However, since 2014, any capital allowances must be used before the premises are sold. Otherwise, the new owners will not be able to claim capital allowances.

This means that it is critical to ensure that you are claiming the full extent of capital allowances that you are able to. It is also means that capital allowances are something you should ask about if you are in the process of buying new business premises.

This is a relief that could save you tens of thousands of pounds a year, but only if you actively claim it.

Link: Capital allowances and R&D – don’t ignore these business tax reliefs

Receipts rise as Corporation Tax rates fall

Corporation Tax receipts reached a record high in the 2016-17 financial year, with a total of £56 billion collected, a 21 per cent year-on-year increase.

These record figures come despite the main rate of Corporation Tax falling from 30 per cent in 2008 to 19 per cent in 2017-18.

The most obvious driver for this increased take is the growth of the UK economy, but this by no means accounts for the whole of the increase and there are some interesting factors at work.

A rise in business profitability has also impacted the tax take too, with average net profitability reaching 12.7 per cent last year. This compares with a rate of 8.8 per cent in 2009, in the immediate aftermath of the financial crisis and the recession.

A significant driving force behind this has been an increase in banks’ profitability since the financial crisis, which are subject to a special bank levy.

Beyond this, there have also been significant efforts to counter avoidance globally, HM Revenue & Customs (HMRC) investigating an increasing number of cross-border deals.

A related measure which is believed also to have had an effect is the so-call Google tax, the Diverted Profits Tax, which was created to prevent firms sending profits to other jurisdictions.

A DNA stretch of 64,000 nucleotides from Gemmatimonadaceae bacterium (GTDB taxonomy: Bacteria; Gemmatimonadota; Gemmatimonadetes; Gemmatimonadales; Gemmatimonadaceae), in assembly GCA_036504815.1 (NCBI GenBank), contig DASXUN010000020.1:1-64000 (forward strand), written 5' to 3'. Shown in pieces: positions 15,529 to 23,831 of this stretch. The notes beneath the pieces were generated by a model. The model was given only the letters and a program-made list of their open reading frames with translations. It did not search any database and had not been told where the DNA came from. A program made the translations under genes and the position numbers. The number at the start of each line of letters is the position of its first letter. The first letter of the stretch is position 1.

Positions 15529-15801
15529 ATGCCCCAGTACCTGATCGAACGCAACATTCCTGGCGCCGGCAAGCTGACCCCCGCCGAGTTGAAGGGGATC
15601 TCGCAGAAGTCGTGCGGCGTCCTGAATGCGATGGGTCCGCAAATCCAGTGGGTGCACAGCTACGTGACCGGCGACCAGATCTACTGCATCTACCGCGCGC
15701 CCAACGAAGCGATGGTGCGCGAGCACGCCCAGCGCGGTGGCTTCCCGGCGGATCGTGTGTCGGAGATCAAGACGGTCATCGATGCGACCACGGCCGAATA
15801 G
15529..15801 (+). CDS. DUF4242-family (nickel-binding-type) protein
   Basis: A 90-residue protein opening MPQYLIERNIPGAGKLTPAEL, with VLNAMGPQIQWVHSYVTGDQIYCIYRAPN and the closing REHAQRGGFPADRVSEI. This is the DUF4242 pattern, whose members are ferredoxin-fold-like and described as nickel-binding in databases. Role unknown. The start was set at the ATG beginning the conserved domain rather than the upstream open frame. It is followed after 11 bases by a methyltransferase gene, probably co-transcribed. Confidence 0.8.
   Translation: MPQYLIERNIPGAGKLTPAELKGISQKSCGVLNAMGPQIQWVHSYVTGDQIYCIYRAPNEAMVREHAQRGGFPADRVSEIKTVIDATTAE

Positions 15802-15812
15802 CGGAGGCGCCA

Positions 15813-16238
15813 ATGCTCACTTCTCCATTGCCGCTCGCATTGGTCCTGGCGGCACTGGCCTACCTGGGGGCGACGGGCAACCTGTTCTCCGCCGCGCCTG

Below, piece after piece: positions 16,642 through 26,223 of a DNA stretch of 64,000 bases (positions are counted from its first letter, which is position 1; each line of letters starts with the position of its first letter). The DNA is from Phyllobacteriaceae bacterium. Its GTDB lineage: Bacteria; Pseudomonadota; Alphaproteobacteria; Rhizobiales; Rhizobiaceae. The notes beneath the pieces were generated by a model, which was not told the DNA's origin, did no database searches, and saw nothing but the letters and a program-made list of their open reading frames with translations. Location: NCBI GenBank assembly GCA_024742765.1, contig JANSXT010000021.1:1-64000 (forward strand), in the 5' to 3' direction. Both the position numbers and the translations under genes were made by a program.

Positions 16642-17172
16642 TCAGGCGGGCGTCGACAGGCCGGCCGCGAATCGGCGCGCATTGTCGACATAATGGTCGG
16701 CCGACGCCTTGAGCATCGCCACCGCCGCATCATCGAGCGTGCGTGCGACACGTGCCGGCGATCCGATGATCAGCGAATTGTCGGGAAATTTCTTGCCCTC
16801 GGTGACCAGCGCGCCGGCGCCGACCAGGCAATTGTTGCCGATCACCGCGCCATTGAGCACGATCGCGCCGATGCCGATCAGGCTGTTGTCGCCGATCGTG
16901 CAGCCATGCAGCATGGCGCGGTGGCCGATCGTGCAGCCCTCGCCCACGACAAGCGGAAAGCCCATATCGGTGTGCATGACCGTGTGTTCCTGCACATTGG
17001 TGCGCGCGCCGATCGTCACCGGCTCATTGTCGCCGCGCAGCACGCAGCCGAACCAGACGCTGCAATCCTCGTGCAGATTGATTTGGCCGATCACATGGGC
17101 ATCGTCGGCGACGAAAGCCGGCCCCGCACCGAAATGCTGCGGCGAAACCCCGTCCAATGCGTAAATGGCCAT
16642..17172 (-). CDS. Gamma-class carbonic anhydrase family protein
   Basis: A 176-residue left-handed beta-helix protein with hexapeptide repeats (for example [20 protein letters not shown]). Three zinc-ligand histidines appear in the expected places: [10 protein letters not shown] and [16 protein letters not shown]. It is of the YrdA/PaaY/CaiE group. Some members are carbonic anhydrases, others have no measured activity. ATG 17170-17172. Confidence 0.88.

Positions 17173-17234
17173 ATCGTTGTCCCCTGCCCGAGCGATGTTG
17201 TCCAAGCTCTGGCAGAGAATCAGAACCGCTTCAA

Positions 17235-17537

Link: Riddle of UK’s rising corporation tax receipts

The Inheritance Tax main residence additional nil-rate band

A new additional nil-rate band of £100,000 for Inheritance Tax (IHT) on main residences, when bequeathed to a direct descendent, came into effect at the start of the new tax year in April 2017.

In 2018, 2019 and 2020, this will rise to £125,000, £150,000 and £175,000 respectively, before rising in line with Consumer Prices Index (CPI) in subsequent years.

The change affects estates worth £325,000 or more, meaning that since April 2017 no IHT has been due on estates that include a main residence valued at £100,000 or more and where the total value of the estate is less than £425,000.

For such estates valued between £425,000 and £2 million, IHT is charged at 40 per cent of the value of the estate above the threshold, meaning that an estate with a total value of £525,000 is subject to IHT of £40,000 instead of the current £80,000.

Where an estate has a net value of £2 million or more, the additional nil-rate band is withdrawn at a rate of £1 for every £2 of value above this threshold. This means that the additional nil-rate band will not apply in 2017 to estates worth £2.2 million or more, so the effective threshold remains at the current £325,000. Those worth £2.1 million are only eligible for an additional nil-rate band of £50,000, making the effective threshold £375,000.

Where the deceased has moved to a main residence of lower value or sold their home since 8 July 2015 and assets of equivalent value are bequeathed to direct descendants, the estate is still eligible for the equivalent additional nil-rate band.

Both the standard and additional nil-band rates are transferable from a deceased spouse or civil partner where the second spouse or civil partner has died on or after 6 April 2017, effectively doubling the thresholds.

Link: Inheritance Tax: Main residence additional nil-rate band